Surgical Quality Measures Not Associated With Infection Rates

A study by investigators at Case Western Reserve University School of
Medicine published in the Journal of American Medical Association
found that public hospital comparison data reported by the U.S. Department of
Health and Human Services does not accurately correlate with a patient’s
risk for surgical postoperative infection. The retrospective, cohort study of
more than 400,000 patients from 398 hospitals nationwide examined the
relationship between reported adherence to six infection prevention Surgical
Care Improvement Project (SCIP) measures and the probability of patient
postoperative infection.

“The SCIP has done an outstanding job of designing and identifying
proper infection prevention measures, but there is still more work to be
done,” Jonah J. Stulberg, MD, PhD, MPH, a recent graduate of Case Western
Reserve University School of Medicine, and the lead author of the study, stated
in a press release. “Our analysis shows that using a multi-measure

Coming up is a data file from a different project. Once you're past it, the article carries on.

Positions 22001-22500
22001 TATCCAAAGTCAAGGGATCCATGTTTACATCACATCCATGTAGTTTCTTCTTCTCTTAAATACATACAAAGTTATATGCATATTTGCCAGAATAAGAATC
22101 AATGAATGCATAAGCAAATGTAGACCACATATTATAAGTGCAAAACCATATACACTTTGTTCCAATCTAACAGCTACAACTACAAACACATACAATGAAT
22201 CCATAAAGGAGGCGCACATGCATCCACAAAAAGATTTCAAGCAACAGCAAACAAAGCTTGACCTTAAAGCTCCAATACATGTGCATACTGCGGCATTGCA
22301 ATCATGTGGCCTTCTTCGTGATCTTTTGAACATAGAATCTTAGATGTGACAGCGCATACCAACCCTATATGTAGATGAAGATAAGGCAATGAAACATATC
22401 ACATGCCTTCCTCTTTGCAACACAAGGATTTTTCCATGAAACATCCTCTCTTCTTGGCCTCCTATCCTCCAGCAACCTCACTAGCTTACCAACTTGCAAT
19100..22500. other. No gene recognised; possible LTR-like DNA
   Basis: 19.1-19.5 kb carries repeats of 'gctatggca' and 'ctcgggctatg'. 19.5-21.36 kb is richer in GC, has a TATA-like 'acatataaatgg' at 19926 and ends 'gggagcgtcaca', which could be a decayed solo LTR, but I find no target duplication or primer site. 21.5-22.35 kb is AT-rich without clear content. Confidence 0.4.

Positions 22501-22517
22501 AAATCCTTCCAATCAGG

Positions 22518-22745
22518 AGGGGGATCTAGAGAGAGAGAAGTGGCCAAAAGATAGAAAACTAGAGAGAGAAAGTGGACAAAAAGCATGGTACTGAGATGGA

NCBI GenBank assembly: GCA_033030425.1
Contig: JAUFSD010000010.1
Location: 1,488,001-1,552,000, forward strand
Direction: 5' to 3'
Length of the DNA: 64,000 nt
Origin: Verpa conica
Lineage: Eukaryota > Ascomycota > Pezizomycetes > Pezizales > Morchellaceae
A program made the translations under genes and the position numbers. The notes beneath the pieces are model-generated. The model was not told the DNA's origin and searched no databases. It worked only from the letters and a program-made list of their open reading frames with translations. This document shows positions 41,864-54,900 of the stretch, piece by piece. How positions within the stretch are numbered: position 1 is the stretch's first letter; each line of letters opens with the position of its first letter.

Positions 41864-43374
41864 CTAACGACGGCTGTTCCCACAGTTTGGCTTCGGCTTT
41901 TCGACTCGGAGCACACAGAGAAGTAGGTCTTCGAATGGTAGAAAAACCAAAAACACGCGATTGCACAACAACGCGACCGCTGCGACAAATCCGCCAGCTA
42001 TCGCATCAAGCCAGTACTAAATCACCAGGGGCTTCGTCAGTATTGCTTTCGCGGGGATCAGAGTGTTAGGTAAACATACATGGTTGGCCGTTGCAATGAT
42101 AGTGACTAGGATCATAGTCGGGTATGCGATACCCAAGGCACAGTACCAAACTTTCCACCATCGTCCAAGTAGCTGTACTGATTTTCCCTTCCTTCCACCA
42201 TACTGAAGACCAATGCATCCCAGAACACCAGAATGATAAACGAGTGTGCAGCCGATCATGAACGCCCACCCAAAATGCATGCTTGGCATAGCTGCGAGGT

approach to prevention is associated with a lower probability of patient
infection, and that is something I think everyone can appreciate.”

Due to new value-based purchasing incentives under the recently passed
Health Care Reform Act, Medicare reimbursement will be tied to hospitals’
adherence to SCIP measures. Researchers found that using a composite infection
prevention score, one that assesses more than two measures per patient visit,
was more accurate in predicting the probability of a patient developing a
postoperative infection. It predicted approximately a 15% decreased risk of
postoperative infection.

Within the current system, Medicare reports performance only on
individual SCIP measures. Stulberg and his co-authors recommend SCIP require
multiple measures be performed and recorded at every patient visit. They found
this will result in a more accurate prediction of whether a patient will
develop a postoperative infection.

“Our inability to demonstrate a statistically significant
association between individual measures and clinical outcomes at the patient
level suggests that the rates, as reported on the Hospital Compare website, do
not necessarily infer quality differences between hospitals,” Siran
Koroukian, PhD, associate professor of epidemiology and biostatistics at Case
Western Reserve University School of Medicine and senior author of the study,
said. “However, the multi-measure model in our study better captures the
culture of quality in hospitals.”

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